Ghanaians Should Not Leave Their Local Banks – ICU

Mr Solomon Kortei, General Secretary of Industrial and Commercial workers Union (ICU), has urged Ghanaians to continue to save their monies at their various local commercial banks to increase development in Ghana.

The ICU General Secretary said, “we must support the local banks to overcome the obstacles, if we withdraw from the services of the local banks we would be hitting the last nail to their coffin”.

He however expressed concern about the manner, the Bank of Ghana carried out the process of liquidating the five banks, which had brought fear and panic to the investor community.

The ICU General Secretary said the fear has resulted in panic withdrawal, internally and externally and one can say with certainty that people are now keeping more money on them rather than saving at the bank especially with what happened to UT Bank and Capital Bank last year.

Mr Kortei in an interview with the Ghana News Agency on the banking crises explained that now people are beginning to question the security of the banking sector, “what if tomorrow we go to our bank and it is also closed down.

“There is also suspicion that there are more banks to go even though I cannot point out the various banks. We have actually reduced the confidence level in the banking sector”.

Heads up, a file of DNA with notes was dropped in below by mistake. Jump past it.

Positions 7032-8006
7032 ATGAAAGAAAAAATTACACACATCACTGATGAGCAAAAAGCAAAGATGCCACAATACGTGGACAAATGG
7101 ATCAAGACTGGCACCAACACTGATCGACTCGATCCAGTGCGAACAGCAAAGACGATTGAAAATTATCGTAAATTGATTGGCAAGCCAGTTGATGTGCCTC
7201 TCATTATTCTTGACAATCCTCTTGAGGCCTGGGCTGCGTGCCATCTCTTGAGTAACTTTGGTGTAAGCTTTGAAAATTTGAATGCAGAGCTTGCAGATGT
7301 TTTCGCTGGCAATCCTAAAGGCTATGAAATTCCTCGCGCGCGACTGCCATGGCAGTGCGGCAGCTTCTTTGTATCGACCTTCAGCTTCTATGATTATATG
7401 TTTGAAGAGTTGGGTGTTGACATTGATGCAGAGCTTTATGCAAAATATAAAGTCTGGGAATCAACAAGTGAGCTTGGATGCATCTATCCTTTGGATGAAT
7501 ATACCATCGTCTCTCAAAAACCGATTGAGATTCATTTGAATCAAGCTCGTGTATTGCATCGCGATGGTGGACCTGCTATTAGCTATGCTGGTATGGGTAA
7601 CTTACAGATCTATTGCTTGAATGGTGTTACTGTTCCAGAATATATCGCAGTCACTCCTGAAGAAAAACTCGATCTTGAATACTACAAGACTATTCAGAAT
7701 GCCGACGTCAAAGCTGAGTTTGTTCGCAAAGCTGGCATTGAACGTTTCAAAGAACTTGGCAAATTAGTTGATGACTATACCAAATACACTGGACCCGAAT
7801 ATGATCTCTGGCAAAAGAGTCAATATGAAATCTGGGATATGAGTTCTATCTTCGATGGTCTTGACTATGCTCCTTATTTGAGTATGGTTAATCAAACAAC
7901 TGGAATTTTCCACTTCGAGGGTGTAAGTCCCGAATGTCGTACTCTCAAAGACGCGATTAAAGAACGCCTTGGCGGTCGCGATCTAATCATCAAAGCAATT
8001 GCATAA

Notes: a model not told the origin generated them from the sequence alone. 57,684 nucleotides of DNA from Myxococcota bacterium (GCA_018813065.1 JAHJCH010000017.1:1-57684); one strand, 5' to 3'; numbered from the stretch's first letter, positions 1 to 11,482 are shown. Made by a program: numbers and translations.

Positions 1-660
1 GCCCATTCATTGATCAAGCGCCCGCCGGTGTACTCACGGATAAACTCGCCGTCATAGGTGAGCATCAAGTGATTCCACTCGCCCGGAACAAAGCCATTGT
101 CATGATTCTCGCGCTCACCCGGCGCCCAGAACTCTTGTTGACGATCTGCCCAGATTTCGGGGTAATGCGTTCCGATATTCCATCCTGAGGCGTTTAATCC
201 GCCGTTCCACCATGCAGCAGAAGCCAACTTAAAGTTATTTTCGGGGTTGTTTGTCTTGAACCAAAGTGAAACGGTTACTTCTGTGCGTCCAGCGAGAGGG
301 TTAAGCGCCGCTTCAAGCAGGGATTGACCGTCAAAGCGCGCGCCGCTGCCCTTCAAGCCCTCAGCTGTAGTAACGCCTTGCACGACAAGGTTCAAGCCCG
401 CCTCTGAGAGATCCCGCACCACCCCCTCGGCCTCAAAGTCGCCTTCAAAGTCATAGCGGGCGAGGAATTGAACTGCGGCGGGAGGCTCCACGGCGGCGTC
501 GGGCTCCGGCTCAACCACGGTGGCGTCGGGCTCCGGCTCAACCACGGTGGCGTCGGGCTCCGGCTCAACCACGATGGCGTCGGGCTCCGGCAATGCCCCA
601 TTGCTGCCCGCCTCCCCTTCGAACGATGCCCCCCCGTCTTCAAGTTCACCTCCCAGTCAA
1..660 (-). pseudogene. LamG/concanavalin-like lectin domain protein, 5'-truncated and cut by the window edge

Mr Kortei noted that, “It was obvious that if you are bringing five banks that were formed on different philosophies together to form a consolidated bank, you create a problem merger of different business cultures within a short period.

“The new management through the consolidated bank cannot carry out the principles, dreams and visions from the five different banking cultures, we are concern with the job losses.

“We cannot be the ostriches that we are not too clear of what is going to happen. We are expecting that after announcing that 93 branches are going maintained, some the staffs are going to suffer”.

Tracing the genesis of the current banking crises, Mr Kortei said the woes of the banks started ever since the Bank of Ghana decided to raise the minimum capital to GHC400, 000,000.00.

He said analytical study of the environment reveals that the foreign banks are not struggling and experiencing the challenges of raising the minimum capital which the local banks are going through because they have the support of their parent banks from their home country.

“We are not even sure of the number of the local commercial banks who would survive at the end of the exercise.
Mr Kortei urged the Bank of Ghana to go ahead to find out all those whose acts of omission and commission contributed to the collapse of the five banks, “we should begin to interrogate whether proper due diligence was conducted during the process of setting up those banks and others currently operating”.

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